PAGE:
Earlier this week, I wrote about the threat that inflation poses to investors. To hedge against inflation, many investors are plowing their money into commodity funds, and thus betting on the very trend — record food and energy prices — that is causing the inflation.

Inflation worries would ease — and commodity investors would be punished — if there were signs of so-called “demand destruction”: If demand for fuel, food and other commodities slowed, prices would fall.

A global recession is one way to dampen demand (thanks but no thanks) but in a best case scenario, people and companies would adapt in a more graceful way. Will this happen?

Experts differed. “People don’t adjust their driving habits or eating habits that quickly,” said John Merrill, chief investment officer at Tanglewood Capital Management. Americans aren’t all going to go out and buy fuel-efficient cars right away, after all. Plus, he added, it’s hard, if not impossible, for emerging economies growing at almost 10% per year to cut their demand for resources.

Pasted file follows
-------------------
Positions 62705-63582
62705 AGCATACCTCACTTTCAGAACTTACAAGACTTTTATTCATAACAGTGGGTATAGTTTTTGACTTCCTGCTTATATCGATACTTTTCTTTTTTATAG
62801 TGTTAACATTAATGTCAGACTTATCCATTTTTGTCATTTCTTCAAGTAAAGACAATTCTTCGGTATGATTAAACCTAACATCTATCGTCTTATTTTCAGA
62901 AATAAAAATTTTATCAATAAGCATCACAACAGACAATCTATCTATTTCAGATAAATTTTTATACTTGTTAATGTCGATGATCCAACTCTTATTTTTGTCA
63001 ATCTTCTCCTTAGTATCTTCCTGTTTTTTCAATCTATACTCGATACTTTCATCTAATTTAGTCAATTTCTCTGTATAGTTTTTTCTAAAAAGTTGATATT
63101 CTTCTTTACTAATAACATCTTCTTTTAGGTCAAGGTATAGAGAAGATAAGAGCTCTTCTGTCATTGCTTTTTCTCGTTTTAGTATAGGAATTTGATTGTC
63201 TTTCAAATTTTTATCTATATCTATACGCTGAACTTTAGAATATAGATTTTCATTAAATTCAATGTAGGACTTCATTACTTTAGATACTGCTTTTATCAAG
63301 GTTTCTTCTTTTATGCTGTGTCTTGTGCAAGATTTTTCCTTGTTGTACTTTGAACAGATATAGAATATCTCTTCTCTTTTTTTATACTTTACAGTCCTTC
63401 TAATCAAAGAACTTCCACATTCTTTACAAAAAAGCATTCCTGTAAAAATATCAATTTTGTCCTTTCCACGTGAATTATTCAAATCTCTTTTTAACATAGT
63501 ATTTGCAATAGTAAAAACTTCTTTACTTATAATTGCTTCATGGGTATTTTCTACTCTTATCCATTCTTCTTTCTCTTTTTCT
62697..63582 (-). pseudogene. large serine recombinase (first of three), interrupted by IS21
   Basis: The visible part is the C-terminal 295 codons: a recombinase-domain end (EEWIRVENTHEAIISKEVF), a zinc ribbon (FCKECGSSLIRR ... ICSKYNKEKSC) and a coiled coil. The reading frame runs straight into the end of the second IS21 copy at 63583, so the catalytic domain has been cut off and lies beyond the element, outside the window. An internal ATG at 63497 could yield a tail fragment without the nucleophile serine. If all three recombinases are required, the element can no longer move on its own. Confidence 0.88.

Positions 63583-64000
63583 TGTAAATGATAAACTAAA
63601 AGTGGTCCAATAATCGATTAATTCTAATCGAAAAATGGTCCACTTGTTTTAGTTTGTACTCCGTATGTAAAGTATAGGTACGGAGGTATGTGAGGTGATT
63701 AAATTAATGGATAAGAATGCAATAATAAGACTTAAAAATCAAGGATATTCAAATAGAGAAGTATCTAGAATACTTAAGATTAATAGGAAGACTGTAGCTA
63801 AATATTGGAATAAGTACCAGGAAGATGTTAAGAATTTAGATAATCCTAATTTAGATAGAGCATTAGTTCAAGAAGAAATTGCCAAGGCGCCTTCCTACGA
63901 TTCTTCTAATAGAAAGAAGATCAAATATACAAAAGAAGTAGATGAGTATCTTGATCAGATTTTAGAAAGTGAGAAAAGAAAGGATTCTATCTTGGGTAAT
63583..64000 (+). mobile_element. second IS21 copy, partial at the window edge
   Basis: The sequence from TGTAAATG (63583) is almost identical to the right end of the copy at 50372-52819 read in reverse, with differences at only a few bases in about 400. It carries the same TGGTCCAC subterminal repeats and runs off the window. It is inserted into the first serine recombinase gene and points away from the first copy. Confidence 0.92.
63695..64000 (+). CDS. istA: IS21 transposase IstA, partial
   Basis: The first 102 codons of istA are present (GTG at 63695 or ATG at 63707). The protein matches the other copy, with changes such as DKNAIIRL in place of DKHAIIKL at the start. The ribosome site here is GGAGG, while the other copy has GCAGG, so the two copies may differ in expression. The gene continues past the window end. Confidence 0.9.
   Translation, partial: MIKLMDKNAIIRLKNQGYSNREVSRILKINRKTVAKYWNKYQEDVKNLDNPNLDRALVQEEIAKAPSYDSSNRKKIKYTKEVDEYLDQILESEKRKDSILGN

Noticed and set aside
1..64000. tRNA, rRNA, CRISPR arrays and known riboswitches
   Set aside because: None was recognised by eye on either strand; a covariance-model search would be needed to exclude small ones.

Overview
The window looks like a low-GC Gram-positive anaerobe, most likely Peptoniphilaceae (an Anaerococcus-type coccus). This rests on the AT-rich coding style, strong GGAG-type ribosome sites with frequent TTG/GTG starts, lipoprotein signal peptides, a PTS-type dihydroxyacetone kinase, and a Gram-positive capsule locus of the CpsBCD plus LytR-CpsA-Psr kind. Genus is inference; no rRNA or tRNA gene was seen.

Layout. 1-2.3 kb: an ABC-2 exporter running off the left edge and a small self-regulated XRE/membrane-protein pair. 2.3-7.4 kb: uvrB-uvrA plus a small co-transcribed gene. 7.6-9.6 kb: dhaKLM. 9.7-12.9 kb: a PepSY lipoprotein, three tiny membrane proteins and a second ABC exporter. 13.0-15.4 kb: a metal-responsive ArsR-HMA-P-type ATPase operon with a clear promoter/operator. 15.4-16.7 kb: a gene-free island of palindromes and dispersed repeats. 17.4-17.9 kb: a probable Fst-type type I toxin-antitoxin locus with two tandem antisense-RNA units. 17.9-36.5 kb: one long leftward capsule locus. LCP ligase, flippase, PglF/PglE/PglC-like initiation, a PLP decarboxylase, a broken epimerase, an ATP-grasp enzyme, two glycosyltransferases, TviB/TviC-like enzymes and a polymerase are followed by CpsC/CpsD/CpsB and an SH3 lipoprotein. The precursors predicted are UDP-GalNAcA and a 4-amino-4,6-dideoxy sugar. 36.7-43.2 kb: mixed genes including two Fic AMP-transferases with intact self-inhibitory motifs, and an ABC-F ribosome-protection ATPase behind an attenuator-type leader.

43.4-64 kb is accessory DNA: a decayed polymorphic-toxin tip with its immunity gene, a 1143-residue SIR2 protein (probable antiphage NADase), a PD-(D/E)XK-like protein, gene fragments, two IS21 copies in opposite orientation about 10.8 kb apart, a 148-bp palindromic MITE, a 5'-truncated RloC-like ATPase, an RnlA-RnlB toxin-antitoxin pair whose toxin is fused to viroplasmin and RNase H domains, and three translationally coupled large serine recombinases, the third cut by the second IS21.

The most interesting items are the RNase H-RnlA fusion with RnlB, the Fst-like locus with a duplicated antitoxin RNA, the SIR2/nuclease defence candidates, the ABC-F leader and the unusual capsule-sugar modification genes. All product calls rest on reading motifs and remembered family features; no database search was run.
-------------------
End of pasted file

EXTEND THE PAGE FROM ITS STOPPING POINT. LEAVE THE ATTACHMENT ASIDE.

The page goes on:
But Doug Roberts of Channel Capital Research sounded more optimistic. People are gradually making changes large and small in their lifestyles: There are new sources of fuel and more fuel-efficient engines; people are changing travel plans. “It reaches an inflection point,” he told me. “Eventually they do adjust.”

As oil hit a record of $135 per barrel, Merrill’s pessimism seemed warranted. Recently, data has given Roberts’ view a bit of support, and oil prices have backed off $13. The U.S. Department of Energy said Wednesday that U.S. fuel demand fell 3% in the past year. Demand for gasoline is down 1.4%, while jet fuel demand fell 3.5%.

In response, this is what Marc Chandler of Brown Brothers Harriman wrote today:

America is responding to the dramatic price increase in oil and related products. They are driving less. They are buying fewer SUVs and cars in general and the cars that are being bought appear to be those that have smaller engines and get greater fuel efficiency. They are using less oil.

But is falling demand in the U.S. enough to make up for rising demand in emerging economies? (There’s some good news on this, too: There are signs some governments are reducing fuel subsidies.) It would also help inflation-fighters if producers of oil and other commodities could find ways to increase supply.

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